Lymphedema Facts

What is lymphedema?

Lymphedema is swelling that develops due to the abnormal collection of fluid beneath the skin, most commonly in an arm or leg. This can occur when lymph nodes are removed or damaged during cancer treatment. It can also be the result of other trauma, and can be an inherited condition in those born with a deficiency in their lymphatic system.
 
 

What is the lymphatic system?

Your lymphatic system, which is part of your immune system, is a specialized network made up of lymphatic channels and lymph nodes. Much as the circulatory system carries blood throughout the body, the lymphatic system carries lymphatic fluid, a clear liquid that contains infection-fighting white blood cells. If you have ever scraped your knee and noticed the seepage of clear liquid through the wound, then you saw lymphatic fluid oozing from the tissues.
 
The lymph nodes are small structures that filter the fluid, which carries various debris and impurities collected from the tissues on its travels through the body. When damage occurs to the lymph nodes or lymphatic channels, the lymphatic fluid has nowhere to go and begins to collect like water behind a dam. Because lymphatic fluid is rich in proteins and contains salts, it attracts additional fluid and the localized swelling becomes more severe.

Are you at risk for lymphedema?

Lymphedema is common in the developed world and is most commonly caused by an injury or disruption of the lymphatic system. For example, surgery, chemotherapy and/or radiation therapy may injure the lymphatic system. Lymphedema often happens following surgery that involves removal of lymph nodes such as an axillary lymph node dissection or after radiation therapy. It can appear weeks, months or even years after the surgery. It is not always clear why some people develop swelling while others do not.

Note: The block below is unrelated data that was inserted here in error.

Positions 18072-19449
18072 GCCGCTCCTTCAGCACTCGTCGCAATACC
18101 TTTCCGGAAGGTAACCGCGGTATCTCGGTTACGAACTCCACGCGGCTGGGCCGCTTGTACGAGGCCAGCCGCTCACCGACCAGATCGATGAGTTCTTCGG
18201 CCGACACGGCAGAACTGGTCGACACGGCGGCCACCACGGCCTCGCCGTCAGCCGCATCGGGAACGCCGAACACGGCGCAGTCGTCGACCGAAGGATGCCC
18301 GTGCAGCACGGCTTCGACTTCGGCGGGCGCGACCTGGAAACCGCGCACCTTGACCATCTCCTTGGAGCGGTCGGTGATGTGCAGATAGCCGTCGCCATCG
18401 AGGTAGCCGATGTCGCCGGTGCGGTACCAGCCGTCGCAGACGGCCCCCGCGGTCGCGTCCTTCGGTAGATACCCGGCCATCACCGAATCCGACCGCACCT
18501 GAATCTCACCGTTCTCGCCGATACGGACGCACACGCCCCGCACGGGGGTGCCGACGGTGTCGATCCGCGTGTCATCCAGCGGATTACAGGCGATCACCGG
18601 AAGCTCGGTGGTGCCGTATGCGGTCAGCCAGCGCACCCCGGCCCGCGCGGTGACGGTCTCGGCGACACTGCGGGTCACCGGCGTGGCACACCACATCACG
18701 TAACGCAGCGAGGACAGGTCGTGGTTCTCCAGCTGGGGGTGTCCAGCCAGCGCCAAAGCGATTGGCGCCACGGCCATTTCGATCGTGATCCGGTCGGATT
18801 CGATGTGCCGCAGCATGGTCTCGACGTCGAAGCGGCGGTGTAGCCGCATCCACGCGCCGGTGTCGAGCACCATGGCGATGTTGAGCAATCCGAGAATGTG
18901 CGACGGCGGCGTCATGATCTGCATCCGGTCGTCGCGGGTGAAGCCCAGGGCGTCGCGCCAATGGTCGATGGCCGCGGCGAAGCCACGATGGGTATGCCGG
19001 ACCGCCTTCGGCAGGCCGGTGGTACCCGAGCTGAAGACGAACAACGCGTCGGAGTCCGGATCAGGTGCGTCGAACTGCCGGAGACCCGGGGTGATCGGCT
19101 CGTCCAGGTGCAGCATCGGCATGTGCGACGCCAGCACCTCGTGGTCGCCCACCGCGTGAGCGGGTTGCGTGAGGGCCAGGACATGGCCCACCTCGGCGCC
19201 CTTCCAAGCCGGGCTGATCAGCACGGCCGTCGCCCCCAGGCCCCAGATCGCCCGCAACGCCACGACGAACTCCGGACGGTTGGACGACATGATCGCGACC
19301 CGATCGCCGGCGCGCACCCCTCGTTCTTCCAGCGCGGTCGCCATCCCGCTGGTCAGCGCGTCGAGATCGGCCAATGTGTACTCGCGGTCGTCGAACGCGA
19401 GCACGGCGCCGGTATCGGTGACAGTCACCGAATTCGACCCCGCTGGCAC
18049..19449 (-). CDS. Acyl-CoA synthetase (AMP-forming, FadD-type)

What are the signs and symptoms of lymphedema?

In its early stages, lymphedema may be a subtle change to the way your body looks or feels. An increase as small as three-fourths of an inch to the circumference of your upper arm may be an indicator of lymphedema. Since early detection gives you a better chance of successful treatment, it is important to remain vigilant.
 
Symptoms of lymphedema may include:
  • The limb or affected area feels heavy or full
  • Tightness or decreased flexibility in the nearby joints
  • Slight puffiness or swelling in the limb or nearby tissue
  • A lasting ‘dent’ in the skin when you press it with your finger
  • Veins, tendons or knuckles become harder to see
  • Skin that was wrinkled becomes smooth
  • Clothes or undergarments become too small
  • Swelling that makes removing watches and rings more difficult
  • Changes in skin texture, such as swelling, hardening or redness